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Optimal Treatment Duration of Osteoporosis Drugs

Thursday, May 10, 2012 // Uncategorized

How long should patients take medications for osteoporosis?  Bottom line:  We don’t know.  There are some rsik to these medications.  Atypical hip fractures have gotten recent press.  Here is a current recommendation based on the largest studies of these medications.

FDA Questions Whether Long-Term Use of Bisphosphonates Provides Fracture Benefit
An FDA analysis, published in the New England Journal of Medicine, calls into question the fracture-prevention benefits of long-term bisphosphonate use.
The FDA examined three randomized trials in which bisphosphonates were given initially for at least 3 years, and then extended for an additional 3 to 6 years (total duration, 6–10 years). Pooled data showed that women receiving bisphosphonates for at least 6 years had similar overall fracture rates as those who switched to placebo (roughly 10% and 8.5%, respectively).
The authors say there are not enough data to determine which subgroups of patients may benefit from use beyond 3 to 5 years. But commentators provide the following recommendations:
Patients with low bone-mineral density at the femoral neck (T score below −2.5) following 3 to 5 years’ treatment have the highest risk for vertebral fracture and seem to benefit most from treatment continuation.
Those with existing vertebral fractures who have T scores below −2.0 may also benefit.
Those with femoral neck T scores above −2.0 have low vertebral fracture risk and are not likely to benefit.

 

Here are the concluding final paragraphs of a recent NEJM editorial on bisphosphonates:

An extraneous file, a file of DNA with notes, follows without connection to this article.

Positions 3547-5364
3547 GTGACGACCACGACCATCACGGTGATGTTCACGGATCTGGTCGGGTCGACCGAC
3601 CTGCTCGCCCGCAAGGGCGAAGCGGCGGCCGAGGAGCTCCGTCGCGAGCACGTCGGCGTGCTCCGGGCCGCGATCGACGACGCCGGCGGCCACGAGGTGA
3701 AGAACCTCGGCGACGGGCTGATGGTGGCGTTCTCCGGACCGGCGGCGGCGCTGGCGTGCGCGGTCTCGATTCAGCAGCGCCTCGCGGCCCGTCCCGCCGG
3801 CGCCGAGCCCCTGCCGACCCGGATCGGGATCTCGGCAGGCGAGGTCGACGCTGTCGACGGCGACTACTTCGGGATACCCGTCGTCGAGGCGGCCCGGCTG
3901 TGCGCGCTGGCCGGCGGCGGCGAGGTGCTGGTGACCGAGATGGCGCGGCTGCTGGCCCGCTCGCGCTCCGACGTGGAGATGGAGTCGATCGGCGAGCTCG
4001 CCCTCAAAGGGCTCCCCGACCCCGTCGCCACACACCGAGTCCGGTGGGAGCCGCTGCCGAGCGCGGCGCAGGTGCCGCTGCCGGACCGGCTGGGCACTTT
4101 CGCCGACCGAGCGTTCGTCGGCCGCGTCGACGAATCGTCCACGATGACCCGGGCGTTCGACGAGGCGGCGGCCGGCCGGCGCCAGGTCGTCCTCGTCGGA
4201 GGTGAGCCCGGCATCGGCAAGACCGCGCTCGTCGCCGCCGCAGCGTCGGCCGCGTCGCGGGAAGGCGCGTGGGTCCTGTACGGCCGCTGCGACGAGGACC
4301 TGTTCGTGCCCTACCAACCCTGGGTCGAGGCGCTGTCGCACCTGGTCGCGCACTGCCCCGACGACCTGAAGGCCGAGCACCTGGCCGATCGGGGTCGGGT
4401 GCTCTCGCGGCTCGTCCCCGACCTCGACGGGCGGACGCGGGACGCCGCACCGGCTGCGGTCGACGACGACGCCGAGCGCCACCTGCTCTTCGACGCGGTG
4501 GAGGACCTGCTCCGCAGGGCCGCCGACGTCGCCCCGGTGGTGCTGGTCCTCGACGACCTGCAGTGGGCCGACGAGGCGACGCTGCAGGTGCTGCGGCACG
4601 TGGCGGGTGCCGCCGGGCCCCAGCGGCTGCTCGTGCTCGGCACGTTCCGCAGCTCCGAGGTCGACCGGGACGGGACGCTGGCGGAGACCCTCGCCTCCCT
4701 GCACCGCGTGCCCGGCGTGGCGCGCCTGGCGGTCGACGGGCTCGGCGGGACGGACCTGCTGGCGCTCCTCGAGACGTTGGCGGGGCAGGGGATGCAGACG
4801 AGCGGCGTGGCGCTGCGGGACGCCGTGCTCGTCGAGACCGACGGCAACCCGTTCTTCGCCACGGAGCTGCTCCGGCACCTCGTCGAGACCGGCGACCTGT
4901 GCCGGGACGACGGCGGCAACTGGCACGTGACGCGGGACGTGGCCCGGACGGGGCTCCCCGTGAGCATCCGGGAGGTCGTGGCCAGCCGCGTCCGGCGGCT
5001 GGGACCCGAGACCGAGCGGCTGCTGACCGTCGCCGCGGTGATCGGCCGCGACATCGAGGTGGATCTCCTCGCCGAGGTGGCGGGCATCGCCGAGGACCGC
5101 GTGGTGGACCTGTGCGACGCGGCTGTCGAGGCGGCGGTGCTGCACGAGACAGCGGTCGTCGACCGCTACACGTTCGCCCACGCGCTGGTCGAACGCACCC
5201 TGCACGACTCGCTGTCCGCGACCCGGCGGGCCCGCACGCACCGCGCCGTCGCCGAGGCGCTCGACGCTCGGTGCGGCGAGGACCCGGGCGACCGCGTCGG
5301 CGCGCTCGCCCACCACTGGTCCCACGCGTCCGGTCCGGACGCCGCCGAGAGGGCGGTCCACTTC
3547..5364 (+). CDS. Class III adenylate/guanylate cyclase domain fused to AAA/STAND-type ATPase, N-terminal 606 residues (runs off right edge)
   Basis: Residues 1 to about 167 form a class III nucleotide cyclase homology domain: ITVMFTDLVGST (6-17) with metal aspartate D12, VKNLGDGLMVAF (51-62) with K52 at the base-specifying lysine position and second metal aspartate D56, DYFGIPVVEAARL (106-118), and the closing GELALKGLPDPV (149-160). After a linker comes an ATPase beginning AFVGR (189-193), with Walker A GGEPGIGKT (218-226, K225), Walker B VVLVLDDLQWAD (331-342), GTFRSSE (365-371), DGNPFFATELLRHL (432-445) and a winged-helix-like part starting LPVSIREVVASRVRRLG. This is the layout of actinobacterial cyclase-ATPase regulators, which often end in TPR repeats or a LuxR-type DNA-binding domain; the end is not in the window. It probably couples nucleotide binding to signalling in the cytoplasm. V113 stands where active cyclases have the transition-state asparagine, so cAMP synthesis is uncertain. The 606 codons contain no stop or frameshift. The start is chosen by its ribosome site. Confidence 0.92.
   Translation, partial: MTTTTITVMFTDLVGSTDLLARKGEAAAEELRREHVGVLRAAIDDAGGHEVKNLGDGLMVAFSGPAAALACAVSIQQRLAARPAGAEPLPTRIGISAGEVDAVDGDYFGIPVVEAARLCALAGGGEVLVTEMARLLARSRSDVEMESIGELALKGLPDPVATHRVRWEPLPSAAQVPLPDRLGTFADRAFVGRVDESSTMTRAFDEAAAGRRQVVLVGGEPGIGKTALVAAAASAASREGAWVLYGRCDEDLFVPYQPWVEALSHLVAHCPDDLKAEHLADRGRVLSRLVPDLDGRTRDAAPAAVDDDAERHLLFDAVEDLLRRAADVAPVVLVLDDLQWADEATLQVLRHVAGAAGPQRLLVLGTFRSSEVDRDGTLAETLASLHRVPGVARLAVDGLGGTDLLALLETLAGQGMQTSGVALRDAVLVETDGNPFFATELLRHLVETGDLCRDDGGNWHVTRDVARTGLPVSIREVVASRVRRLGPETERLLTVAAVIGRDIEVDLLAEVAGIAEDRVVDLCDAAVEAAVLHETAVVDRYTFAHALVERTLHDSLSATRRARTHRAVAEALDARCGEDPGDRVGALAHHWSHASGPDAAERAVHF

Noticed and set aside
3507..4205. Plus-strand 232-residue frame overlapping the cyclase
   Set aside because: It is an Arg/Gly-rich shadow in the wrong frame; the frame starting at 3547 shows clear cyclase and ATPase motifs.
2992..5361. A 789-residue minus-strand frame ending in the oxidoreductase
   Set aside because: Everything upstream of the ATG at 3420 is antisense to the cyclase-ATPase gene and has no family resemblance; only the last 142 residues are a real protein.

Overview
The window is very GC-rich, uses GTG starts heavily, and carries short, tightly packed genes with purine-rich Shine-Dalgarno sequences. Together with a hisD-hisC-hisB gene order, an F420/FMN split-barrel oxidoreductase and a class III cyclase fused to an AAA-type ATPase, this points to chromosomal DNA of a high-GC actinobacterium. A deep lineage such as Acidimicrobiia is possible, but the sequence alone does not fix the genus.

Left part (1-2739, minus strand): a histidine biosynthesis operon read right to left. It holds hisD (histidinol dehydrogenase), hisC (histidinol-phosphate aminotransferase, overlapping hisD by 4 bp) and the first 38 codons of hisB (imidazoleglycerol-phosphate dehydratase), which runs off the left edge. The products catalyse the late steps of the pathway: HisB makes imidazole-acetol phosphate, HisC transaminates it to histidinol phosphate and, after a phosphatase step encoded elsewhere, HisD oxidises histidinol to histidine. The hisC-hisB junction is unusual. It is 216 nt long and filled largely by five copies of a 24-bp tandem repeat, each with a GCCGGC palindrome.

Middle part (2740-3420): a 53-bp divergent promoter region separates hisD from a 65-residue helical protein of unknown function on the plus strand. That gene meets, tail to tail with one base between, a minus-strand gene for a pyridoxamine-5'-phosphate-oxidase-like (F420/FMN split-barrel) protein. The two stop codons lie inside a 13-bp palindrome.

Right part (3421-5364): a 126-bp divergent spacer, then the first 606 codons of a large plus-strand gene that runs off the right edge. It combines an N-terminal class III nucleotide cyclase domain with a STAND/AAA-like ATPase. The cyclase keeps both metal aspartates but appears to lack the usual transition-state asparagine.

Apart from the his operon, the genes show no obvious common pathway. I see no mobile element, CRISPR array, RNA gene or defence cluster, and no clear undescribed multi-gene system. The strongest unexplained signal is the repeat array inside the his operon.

All labeling for bisphosphonates that are currently approved for treatment of osteoporosis contains an “Important Limitation of Use” statement: “The optimal duration of use has not been determined. All patients on bisphosphonate therapy should have the need for continued therapy re-evaluated on a periodic basis.” To optimize the efficacy of bisphosphonates in reducing fracture risk, decisions to continue treatment must be based on individual assessment of risks and benefits and on patient preference. In this regard, patients at low risk for fracture (e.g., younger patients without a fracture history and with a bone mineral density approaching normal) may prove to be good candidates for discontinuation of bisphosphonate therapy after 3 to 5 years, whereas patients at increased risk for fracture (e.g., older patients with a history of fracture and a bone mineral density remaining in the osteoporotic range) may benefit further from continued bisphosphonate therapy.

Clearly, given the potential for cumulative risk, caution should be exercised in switching between bisphosphonates and other potent antiresorptive medications. Further investigation into the benefits and risks of long-term therapy, as well as surveillance of fracture risk after discontinuation of bisphosphonate therapy, will be crucial for determining the best regimen of treatment for individual patients with osteoporosis.

The following is the entire editorial:

Perspective

Bisphosphonates for Osteoporosis — Where Do We Go from Here?

Marcea Whitaker, M.D., Jia Guo, Ph.D., Theresa Kehoe, M.D., and George Benson, M.D.

May 9, 2012 (10.1056/NEJMp1202619)

Article
References

Osteoporosis, a disease characterized by reduced bone mass and increased skeletal fragility, affects 10 million Americans; another 34 million are at risk for it. Bisphosphonates are widely prescribed for osteoporosis; more than 150 million prescriptions were dispensed to outpatients between 2005 and 2009. All the bisphosphonates that have been approved for the treatment of osteoporosis have shown robust efficacy in preventing fractures in registration trials lasting 3 to 4 years. Recently, however, data on safety have raised concern regarding the optimal duration of use for achieving and maintaining protection against fractures.

Normal bone growth and remodeling entail a tightly coupled process of bone resorption and new bone formation. Osteoporosis-related bone loss occurs when bone resorption exceeds bone formation; bisphosphonates decrease bone resorption, thereby slowing bone loss. The pharmacology of bisphosphonates is complex. During therapy, bisphosphonates are incorporated into newly formed bone and can persist there for years, through multiple cycles of bone resorption and deposition. Thus, patients continue to be exposed to the pharmacologic effects of bisphosphonate activity long after they stop taking the medication.